HISTORY. Determine the mechanism of injury in addition to taking a detailed report from prehospital professionals about the patient with an acute SCI. Question the prehospital care provider, significant others, or witnesses about the situation surrounding the injury. If the patient was in an MVC, determine the speed and type of the vehicle, whether the patient was restrained, the patient's position in the vehicle, and if the patient was thrown from the vehicle on impact. If the patient fell, the distance of the fall is important to know during the initial assessment and evaluation phase. A key component of the history in the patient with a suspected acute SCI is information about the patient's motor and sensory function at the scene of the injury.

PHYSICAL EXAMINATION. Assess the patient as soon as possible after the primary injury and again each hour during the acute period. Neurological assessments usually include the Glasgow Coma Scale and pupil reflexes.

The initial assessment is conducted at the injury site. This primary survey generally takes about 30 seconds and focuses on assessing airway, breathing, and circulation and implementing life-saving intervention. Stabilizing the cervical spine prevents an incomplete SCI from progressing to a complete one. The secondary survey is a complete head-to-toe assessment. Sometime during the first 48 hours, a tertiary survey is performed to discover any subtle injuries that may have been missed during the initial assessment.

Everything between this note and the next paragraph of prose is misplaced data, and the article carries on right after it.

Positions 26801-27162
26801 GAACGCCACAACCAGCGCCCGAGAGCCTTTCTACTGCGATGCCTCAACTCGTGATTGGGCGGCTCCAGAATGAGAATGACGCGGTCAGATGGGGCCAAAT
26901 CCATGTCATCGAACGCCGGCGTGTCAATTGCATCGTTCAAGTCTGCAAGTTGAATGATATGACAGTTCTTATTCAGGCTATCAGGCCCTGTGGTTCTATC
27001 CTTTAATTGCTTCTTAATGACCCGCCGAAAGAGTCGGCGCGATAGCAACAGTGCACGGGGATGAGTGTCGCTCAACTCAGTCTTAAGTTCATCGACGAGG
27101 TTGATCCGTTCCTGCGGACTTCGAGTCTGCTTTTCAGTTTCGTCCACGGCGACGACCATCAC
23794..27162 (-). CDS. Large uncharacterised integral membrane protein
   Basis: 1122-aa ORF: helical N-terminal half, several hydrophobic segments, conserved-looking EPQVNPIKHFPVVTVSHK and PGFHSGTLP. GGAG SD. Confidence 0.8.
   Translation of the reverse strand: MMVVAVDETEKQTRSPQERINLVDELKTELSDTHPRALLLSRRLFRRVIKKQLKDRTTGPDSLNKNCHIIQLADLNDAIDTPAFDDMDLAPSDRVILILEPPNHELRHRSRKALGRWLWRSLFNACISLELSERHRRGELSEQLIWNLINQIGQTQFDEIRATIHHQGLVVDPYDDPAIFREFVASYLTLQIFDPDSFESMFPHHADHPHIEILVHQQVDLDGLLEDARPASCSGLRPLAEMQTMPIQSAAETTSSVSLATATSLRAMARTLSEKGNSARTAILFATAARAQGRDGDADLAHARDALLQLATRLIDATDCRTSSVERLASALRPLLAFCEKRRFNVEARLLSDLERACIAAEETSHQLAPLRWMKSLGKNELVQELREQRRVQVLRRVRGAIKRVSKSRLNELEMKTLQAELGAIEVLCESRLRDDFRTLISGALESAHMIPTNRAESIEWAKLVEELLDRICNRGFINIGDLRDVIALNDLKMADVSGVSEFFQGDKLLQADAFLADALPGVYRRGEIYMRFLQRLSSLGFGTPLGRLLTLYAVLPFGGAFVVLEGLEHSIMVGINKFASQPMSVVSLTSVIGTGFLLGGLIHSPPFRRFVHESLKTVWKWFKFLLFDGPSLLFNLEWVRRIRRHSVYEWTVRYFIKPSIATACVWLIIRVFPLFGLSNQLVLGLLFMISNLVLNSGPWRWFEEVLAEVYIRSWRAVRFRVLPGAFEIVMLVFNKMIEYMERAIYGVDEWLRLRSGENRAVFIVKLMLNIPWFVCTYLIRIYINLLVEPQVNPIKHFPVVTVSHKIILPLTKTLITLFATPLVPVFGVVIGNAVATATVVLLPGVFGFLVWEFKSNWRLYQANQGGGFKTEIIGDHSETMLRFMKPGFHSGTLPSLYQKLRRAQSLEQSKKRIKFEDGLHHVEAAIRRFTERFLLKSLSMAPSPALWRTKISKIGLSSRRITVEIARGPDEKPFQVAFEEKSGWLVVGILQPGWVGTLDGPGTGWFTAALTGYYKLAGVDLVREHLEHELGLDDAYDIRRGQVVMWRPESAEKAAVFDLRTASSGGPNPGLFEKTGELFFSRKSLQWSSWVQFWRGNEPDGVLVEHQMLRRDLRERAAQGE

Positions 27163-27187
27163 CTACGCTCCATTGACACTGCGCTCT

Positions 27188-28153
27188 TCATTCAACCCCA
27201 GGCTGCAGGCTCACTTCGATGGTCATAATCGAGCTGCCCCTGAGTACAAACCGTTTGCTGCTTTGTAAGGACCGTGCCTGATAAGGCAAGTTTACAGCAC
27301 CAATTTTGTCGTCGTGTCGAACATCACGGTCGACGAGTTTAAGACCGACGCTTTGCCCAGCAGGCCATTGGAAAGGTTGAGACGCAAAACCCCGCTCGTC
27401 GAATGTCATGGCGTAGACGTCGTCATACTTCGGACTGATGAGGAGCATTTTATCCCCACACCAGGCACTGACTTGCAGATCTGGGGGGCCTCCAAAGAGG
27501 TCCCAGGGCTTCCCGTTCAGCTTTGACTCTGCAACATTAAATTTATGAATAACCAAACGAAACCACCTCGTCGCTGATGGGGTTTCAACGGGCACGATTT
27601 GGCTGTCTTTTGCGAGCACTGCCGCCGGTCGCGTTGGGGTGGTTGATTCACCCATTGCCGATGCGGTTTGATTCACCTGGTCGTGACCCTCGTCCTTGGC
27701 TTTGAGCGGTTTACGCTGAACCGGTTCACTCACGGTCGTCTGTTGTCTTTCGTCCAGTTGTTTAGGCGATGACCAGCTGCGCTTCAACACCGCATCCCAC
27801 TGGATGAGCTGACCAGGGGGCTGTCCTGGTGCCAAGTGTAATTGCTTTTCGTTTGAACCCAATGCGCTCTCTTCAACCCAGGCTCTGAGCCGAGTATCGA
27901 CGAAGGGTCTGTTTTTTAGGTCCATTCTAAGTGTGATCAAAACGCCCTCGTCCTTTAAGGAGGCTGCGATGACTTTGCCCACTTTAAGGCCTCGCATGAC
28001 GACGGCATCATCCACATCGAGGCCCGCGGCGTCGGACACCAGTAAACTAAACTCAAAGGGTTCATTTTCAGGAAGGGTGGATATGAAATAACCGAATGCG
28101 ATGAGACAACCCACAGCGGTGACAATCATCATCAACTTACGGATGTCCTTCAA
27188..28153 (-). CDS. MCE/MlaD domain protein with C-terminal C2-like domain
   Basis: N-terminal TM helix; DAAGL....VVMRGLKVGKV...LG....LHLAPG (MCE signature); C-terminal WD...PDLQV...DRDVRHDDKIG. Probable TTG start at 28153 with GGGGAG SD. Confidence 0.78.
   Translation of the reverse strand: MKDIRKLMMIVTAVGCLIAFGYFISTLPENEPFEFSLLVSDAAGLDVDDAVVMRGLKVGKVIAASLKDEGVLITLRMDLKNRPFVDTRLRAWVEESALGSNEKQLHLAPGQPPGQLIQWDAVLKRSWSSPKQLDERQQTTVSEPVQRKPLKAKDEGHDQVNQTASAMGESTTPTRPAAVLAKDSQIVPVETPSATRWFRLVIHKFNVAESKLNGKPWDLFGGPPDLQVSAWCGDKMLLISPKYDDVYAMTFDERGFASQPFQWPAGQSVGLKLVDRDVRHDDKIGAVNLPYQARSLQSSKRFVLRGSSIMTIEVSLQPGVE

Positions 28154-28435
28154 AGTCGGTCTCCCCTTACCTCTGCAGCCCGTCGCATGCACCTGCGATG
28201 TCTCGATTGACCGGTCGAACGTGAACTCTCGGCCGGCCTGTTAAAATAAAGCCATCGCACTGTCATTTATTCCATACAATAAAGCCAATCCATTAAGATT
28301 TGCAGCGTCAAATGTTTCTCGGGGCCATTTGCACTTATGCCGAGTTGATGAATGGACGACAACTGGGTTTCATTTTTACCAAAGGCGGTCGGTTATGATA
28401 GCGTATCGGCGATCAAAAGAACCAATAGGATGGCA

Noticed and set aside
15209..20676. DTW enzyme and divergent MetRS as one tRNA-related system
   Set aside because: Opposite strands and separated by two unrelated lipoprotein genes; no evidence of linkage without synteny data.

Assess the patient's injury level. Test the patient's ability to distinguish a pinprick from dull pain at each level of the dermatomes. Rectal examination helps determine if the sphincter tone is normal and if the SCI is complete or incomplete. Normal sphincter tone and anal winking indicate an incomplete SCI. Evaluate the patient's motor strength to help determine the injury level. Test the patient's motor movement.

Examine the patient for signs of neurogenic shock, which usually occurs within 30 to 60 minutes after the SCI when sympathetic nerves have lost their normal connections to the central nervous system (CNS). Signs to look for include decreased heart rate and pronounced hypotension (systolic pressure below 90 mm Hg).

PSYCHOSOCIAL. Acute SCI is catastrophic and alters not only the lives of patients but also the lives of their families, friends, and the community they live in. Physiological alterations are significant in patients with acute SCIs, as are the psychosocial adjustments. Ongoing assessment of the patient's and family's coping skills is critical in planning meaningful support and interventions to assist the patient in reaching her or his functional potential.

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